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Micro-Climates How To Use Them

Many gardeners live in areas where almost anything can grow easily. Just plant the seeds and water it for a few weeks, and you have got a beautiful plant. But if you live somewhere like Kentucky, or Southern Ohio. You can surely understand what its like to have a slim selection of plants that grow well here. It can be quite a challenge to grow a large variety of plants. Especially when the area you live in seems to be working against you. Some people try to solve this problem by feeding their plants every type of chemical fertilizer known to man. To that I say go back to the basics. Also, if I’m growing fruits or vegetables. I don’t feel very comfortable eating something that is composed of chemicals.

Create Your Own Micro-Climates

Creating a micro-climate will do this naturally. And is much healthier for the plants. Micro-climates protect plants from weather extremes. Giving the plant a better chance to survive. And thrive. I grow many different bamboo plants in micro-climates because of their hardiness or lack there of. Micro-climates will also reduce the need for watering. Because without the sun beating down on them the plants will not dry out near as fast. A theory that I have relied on in the past to grow many types of plants is that of creating a micro-climate for each type of plant. This is when you regulate the sunlight, shade, moisture, and wind factors for each separate plant. It sounds like a challenge, and it is. But you can control these factors. In such a way that the plant feels just like it is in the ideal growing conditions. This can be achieved by the use of wind barriers, shading umbrellas, extra water, or different types or amounts of compost. Or you can simply surround the plant with other plants that shade it and protect it. If you’re ready to take on creating micro-climates, you’ll need to make a detailed plan in advanced. You should start by finding a large shade providing bush or tree that will grow fast and naturally in your area. Just look at some undeveloped plots of land and see what is there. Most likely it grew on its own without any planting or care. This is what you want to happen. Usually the growing of one plant can bring about the growing of another more desirable plant.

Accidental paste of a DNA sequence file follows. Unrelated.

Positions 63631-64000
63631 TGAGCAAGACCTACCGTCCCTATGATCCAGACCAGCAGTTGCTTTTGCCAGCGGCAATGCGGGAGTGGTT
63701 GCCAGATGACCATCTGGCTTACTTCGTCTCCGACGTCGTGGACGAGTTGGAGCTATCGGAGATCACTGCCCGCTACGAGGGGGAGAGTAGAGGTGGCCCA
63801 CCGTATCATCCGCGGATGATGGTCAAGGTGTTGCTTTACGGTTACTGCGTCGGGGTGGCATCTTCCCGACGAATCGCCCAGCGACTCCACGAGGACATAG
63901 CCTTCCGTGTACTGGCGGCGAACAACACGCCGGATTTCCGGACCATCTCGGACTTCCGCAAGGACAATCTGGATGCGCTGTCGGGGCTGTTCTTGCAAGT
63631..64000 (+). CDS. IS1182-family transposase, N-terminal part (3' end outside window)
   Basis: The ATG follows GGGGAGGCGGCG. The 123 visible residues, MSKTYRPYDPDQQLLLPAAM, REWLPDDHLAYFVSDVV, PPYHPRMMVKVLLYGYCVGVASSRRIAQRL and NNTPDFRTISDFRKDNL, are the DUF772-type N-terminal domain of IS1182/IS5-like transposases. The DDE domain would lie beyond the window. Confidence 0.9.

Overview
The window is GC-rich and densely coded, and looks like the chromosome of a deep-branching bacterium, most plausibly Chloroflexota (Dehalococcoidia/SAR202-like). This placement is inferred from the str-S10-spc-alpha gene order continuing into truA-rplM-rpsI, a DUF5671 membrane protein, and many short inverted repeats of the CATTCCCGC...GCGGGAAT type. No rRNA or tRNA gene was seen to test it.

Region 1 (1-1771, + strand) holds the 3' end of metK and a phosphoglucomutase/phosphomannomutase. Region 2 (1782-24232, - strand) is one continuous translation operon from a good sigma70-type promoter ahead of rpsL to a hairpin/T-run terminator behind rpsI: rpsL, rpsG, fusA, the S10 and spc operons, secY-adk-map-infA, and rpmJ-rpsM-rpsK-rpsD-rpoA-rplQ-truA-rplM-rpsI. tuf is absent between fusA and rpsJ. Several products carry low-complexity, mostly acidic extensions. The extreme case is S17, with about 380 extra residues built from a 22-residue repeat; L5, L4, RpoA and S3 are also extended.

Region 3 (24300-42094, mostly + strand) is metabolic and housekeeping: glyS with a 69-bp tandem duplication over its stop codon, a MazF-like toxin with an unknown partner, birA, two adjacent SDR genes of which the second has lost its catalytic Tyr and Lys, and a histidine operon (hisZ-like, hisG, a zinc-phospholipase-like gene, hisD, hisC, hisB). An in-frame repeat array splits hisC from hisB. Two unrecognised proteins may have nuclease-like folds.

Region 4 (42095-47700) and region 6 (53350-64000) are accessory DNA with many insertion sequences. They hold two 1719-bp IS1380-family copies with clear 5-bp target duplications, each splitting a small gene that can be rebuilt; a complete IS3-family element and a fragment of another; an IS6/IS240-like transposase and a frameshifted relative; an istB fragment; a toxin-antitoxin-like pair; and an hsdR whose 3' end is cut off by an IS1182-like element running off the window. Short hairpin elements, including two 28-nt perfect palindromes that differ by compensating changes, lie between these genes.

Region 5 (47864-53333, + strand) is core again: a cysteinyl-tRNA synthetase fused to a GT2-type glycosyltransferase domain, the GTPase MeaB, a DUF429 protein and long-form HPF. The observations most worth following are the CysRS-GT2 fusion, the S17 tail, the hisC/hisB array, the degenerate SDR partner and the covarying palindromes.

Shade Micro-Climates

One of the many benefits of micro-climates is that you can grow less hardy plants inside the micro-climates. There are many different ways to create micro-climates. If you have a fence in your backyard then you have a good amount of shade to work with. You can start the micro-climate using just the shade of the fence, combined with a screening plant like


Bamboo Micro-Climates

Bamboo or large bush to shade your new plant for the other half of the day that the fence doesn’t take care of. The fence is also useful for shading against wind for very fragile plants. Once you have the shade, be it natural or unnatural, you have created a slightly less harsh miniature environment. You must remember this is a gradual process, and find a new plant to put in the shade of the other one. Now your choices are a little more open. You don’t have to go with a rugged plant like the one you did before; you can now choose a plant that survives in cooler weather.

Micro-Climates Around Ponds Or Streams

If the plant you are trying to grow next requires more moisture in the air than your area provides. Installing a fountain or small pond can fix this problem due to the evaporation. Water gardens put water vapors in the air when running fountains or water falls. They actually change the climate around them. It’s just like the watering process, only indirect. As an added benefit, usually fountains are quite aesthetically attractive and a great addition to your garden.

Choose Cold Hardy Plants To Create Micro-Climates

I’d like to tell you every step and every stage of the process, but everyone’s goals and setups are slightly different. So to reach your goal, you should do research on every plant that you would like to have in your garden. Find out everything you can about the zone that it flourishes in, and ask yourself how you can emulate that zone within your own backyard. Almost always you can take control of the environment and recreate whatever you wish. Usually all it takes is some planning and strategy. I always try to push my limits when it comes to growing plants. Because I grow to sell. So I need to know what I can get to grow here and how to do it. So I experiment with bamboo and water plants that are normally not as hardy. Just to see what I can get away with. And I sell them all right here at my Amazon Store  www.amazon.com/shops/A13JAQNPXDNX

Thank You

By Jeff Gabelman

Gabelman’s Gardens Bamboo
Gabelman's Gardens Bamboo

Gabelman's Gardens Bamboo
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Jeff Gabelman
51 Enzweiler Rd.
Alexandria, KY 41001

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Phyllostachys Aureosulcata 10 pots 1-3 ft tall. Hardy to -15 degrees F.

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Phyllostachys Rubromarginata
Phyllostachys Rubromarginata

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Phyllostachys Aureocaulis

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